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Learning Mantras for Children

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HOW MANY parents there are, who would dearly love to open their children's minds to the rich heritage of Sanskrit slokas, at the right age, but are handicapped because their own knowledge is scrappy or scanty. For them Times Music's new album: "Naman: Mantras for Children" will come as a Godsend. "The invisible vibrations they generate have the power to silently work their magic and change our lives for the better," says the narrator, introducing the selections.

The collection of 25 mantras and shlokas, has been designed by Ears Inc., with Shaarang Dev directing the music, with taste and understatement. Rattan Mohan Sharma, provides the lead vocals - clear and precise as anything meant for teaching the young should be and he is backed by three youthful voices in chorus. Pandit Jasraj voices the signature prayer.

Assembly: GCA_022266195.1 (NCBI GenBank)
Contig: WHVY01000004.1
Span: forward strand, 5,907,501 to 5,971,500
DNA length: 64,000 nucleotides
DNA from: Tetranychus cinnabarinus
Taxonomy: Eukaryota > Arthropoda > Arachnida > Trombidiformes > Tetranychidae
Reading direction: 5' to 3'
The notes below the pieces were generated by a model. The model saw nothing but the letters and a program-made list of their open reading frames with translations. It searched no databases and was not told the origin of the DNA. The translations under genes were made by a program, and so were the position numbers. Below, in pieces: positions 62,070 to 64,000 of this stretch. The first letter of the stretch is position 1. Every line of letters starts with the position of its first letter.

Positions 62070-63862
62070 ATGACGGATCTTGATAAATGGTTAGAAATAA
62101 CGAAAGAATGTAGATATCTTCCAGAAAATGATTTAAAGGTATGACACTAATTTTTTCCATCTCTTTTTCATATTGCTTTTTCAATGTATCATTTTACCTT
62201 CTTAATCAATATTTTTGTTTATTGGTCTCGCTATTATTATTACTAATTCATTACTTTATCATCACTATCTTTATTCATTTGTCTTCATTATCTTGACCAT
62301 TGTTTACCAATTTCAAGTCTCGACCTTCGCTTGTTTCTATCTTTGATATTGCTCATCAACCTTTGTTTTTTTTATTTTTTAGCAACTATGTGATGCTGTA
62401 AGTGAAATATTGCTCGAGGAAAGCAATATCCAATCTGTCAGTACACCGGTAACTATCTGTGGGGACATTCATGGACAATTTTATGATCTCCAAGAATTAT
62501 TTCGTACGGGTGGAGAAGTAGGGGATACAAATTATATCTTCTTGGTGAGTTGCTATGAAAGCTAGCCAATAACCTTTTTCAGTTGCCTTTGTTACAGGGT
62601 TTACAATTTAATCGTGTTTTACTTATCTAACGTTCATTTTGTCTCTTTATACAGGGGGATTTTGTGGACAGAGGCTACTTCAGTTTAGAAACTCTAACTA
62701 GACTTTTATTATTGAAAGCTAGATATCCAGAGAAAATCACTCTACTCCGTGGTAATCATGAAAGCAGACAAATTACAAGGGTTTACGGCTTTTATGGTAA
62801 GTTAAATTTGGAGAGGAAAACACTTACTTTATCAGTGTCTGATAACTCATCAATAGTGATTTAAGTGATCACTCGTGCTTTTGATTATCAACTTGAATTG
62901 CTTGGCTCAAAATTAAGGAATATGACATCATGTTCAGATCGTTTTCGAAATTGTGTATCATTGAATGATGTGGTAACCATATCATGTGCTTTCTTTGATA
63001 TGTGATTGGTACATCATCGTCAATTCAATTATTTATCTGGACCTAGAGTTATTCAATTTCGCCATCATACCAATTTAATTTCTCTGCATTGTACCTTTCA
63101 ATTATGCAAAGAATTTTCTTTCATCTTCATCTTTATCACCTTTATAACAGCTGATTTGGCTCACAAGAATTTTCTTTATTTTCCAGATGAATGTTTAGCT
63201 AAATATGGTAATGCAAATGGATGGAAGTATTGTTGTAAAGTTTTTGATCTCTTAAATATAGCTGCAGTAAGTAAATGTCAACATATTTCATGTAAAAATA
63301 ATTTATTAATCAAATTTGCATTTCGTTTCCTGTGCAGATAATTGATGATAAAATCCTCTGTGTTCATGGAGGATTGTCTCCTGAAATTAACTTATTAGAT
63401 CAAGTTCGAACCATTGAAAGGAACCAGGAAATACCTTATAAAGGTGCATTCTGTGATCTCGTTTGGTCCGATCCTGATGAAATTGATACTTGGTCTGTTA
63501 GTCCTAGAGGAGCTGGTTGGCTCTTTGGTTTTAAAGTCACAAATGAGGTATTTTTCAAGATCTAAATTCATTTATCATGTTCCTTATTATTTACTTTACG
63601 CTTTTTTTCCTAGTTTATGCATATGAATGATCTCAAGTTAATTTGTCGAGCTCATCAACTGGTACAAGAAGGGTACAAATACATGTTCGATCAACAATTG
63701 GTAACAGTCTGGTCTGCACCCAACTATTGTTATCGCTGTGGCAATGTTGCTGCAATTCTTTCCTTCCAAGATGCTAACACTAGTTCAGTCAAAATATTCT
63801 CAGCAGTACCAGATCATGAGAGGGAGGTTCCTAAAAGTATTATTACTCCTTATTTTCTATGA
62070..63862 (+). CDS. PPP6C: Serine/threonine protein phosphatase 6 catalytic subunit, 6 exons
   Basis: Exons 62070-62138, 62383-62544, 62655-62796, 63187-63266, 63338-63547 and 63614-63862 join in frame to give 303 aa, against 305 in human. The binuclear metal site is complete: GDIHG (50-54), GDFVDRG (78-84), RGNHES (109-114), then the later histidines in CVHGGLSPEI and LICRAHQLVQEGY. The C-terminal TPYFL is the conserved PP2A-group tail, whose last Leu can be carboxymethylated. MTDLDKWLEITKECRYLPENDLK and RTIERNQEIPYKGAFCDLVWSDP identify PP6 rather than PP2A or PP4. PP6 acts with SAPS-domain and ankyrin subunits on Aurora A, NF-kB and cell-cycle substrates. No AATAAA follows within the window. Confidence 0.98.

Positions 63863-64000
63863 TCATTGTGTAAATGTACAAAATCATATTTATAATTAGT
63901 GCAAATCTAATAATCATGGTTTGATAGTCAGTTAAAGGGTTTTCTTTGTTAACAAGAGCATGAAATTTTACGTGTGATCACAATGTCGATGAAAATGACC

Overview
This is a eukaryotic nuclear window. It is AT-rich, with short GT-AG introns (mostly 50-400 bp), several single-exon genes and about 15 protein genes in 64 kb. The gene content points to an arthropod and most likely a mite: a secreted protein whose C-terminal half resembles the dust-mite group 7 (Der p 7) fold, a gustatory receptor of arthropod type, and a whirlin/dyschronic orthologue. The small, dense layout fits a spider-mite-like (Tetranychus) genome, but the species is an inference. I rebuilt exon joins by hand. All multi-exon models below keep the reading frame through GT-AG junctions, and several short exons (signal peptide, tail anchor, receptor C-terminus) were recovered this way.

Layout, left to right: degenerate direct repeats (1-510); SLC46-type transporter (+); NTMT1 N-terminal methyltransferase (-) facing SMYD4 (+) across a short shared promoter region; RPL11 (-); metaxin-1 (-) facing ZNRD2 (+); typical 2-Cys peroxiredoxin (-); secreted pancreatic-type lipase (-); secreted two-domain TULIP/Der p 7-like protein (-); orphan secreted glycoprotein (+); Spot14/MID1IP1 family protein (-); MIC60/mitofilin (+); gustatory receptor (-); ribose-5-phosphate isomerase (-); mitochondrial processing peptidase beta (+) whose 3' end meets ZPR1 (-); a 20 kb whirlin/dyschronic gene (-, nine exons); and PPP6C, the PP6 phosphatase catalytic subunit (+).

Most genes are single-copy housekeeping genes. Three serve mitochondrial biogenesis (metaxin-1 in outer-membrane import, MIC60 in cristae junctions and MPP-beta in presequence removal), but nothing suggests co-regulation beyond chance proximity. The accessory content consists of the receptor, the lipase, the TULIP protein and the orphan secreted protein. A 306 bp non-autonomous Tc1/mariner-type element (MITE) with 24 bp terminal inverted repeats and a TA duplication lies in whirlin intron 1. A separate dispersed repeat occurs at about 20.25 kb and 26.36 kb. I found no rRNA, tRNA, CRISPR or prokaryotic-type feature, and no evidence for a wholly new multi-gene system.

The app is divided into four sections: morning, daytime evening and night time shlokas, with the well-known voice of Harish Bimani introducing each section in English, with a few crisp sentences. It begins with the Prathaha vandana", invocations to Goddess Lakshmi and Lord Ganesha. This is followed by the Gayatri Mantram and a Shanti Mantram: a prayer for peace.

The day-time prayers open with the Saraswathi vandana", and a Guru stotram to the teacher as a well as a prayer to Lord Krishna. It ends with the prayer to Lord Vishnu. The evening shlokas include "Lakshmi Stuti" and "Parvati stuti" as well a prayer to Lord Rama. Night-time slokas include the Kaarya Sampoornam": "Kaayen vaacha..".

It is rounded off with a secular prayer, "Prabhu Vandana" - a seven- minute rendering by a children's chorus in Hindi. The album is enhanced by inlay notes where the full text of all the mantras are provided in Devanagiri and Roman script, with meaningful notes in English by Sarita Pandit.